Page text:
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Goldsmiths' Official Student Magazine

Cult Corner XI | Midnight Cowboy

July 4, 2016
Cult Corner is a fortnightly film review series focused on reviewing everything from the cult to the classic. In the series’ eleventh instalment, Daisy Graham reviews the beautiful but bleak Midnight Cowboy.

1969 produced some fantastic American films including Sam Peckinpah’s The Wild Bunch, Dennis Hopper’s Easy Rider and – my personal favourite – John Schlesinger’s Midnight Cowboy. The latter tells the story of Joe Buck (John Voight), a poor young Texan, who travels to New York in an effort to make it as a gigolo. There he runs into Enrico Salvatore ‘Ratso’ Rizzo (Dustin Hoffman), a street conman who cheats Joe out of $20. As his financial situation worsens, Joe is thrown out of his apartment and reluctantly moves in with Ratso where the pair become ‘business partners’ and an unlikely friendship is formed.

This is not a film to watch if you are having a bad day. It is bleak. Joe is a man born in the wrong time who travels to the wrong place; he dresses as a traditional cowboy much to the amusement and ridicule of the hard-nosed New Yorkers and his idealistic, old-world sensibilities are no match for the filth of the city. Ratso seems to embody this filth – he is sly, malnourished and limping. His father was an Italian immigrant shoe-shiner who ‘coughed his lungs out from breathin’ in that wax all day’ but Ratso won’t stoop to a job so low. His dream is to go to Miami and finally see the ocean. Harry Nilsson’s ‘Everybody’s Talking’ is played at multiple points throughout the film and perfectly captures Joe and Ratso’s alienation from the masses and the wistful yet ultimately fruitless desire for something better.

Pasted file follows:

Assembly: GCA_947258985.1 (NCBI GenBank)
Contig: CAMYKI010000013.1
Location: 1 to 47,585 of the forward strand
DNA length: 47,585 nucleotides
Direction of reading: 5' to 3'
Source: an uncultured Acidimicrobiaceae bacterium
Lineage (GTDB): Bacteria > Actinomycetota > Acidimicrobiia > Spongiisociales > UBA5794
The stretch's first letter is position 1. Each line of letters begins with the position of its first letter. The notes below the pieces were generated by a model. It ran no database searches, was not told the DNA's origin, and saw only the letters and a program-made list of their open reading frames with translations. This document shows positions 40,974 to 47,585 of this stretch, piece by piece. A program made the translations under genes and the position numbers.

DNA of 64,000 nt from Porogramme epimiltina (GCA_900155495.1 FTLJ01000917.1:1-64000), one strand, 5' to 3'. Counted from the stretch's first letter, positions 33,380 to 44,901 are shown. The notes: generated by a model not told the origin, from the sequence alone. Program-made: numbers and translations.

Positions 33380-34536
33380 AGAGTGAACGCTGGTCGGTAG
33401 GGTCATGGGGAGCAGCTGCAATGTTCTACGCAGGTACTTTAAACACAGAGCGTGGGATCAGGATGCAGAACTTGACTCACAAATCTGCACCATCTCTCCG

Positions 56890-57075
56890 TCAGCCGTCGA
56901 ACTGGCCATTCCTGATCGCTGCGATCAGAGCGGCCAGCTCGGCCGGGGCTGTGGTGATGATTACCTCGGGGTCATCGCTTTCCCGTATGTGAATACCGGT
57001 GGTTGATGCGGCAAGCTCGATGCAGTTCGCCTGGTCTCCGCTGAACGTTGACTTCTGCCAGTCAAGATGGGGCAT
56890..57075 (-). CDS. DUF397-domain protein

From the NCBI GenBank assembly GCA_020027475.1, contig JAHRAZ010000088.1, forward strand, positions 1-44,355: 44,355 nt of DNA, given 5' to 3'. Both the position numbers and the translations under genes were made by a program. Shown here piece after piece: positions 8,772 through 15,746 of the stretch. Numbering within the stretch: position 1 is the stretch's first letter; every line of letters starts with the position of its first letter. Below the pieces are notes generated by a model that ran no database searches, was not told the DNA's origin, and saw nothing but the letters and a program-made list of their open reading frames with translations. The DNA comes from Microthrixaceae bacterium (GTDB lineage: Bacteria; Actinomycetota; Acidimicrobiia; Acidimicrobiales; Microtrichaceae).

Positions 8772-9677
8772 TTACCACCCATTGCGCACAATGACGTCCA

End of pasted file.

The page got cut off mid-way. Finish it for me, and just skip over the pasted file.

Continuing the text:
hey! i'm walkin here

Despite Joe’s appropriation of the cowboy – the quintessential figure of the American West – there is no redeeming ride into the sunset for our protagonist; the city won’t allow it. Forgive me for bringing in the cliché of New York as a character in its own right but in Midnight Cowboy it is unavoidably apt. Here, the city is no hero – no Aladdin’s Cave of Prada shoes and orgasms in which Carrie and the girls can revel – but a villain, a Siren promising opportunity and success for anyone willing to work hard enough yet, as Joe learns, it takes and takes but gives nothing back. The only thing of worth Joe finds is Ratso, a similar lost soul in desperate need of basic human connection.

So. Next step. Wait for a beautiful summer’s day when the sun is actually warm and your friends invite you for a picnic by a lake … then tell your friends ‘Fuck you and your happiness’, close the curtains, grab the duvet and watch Midnight Cowboy. You’ll feel perverse and self-indulgent but I guarantee this will enhance the film.

***

‘Everybody’s talkin’ at me
I don’t hear a word they’re saying –
Only the echoes of my mind
‘Everybody’s Talking’, Harry Nilsson

 

Visit smithsmagazine.co.uk to read instalmentsI,II,IIIIVVVI, VIIVIIIIX and X.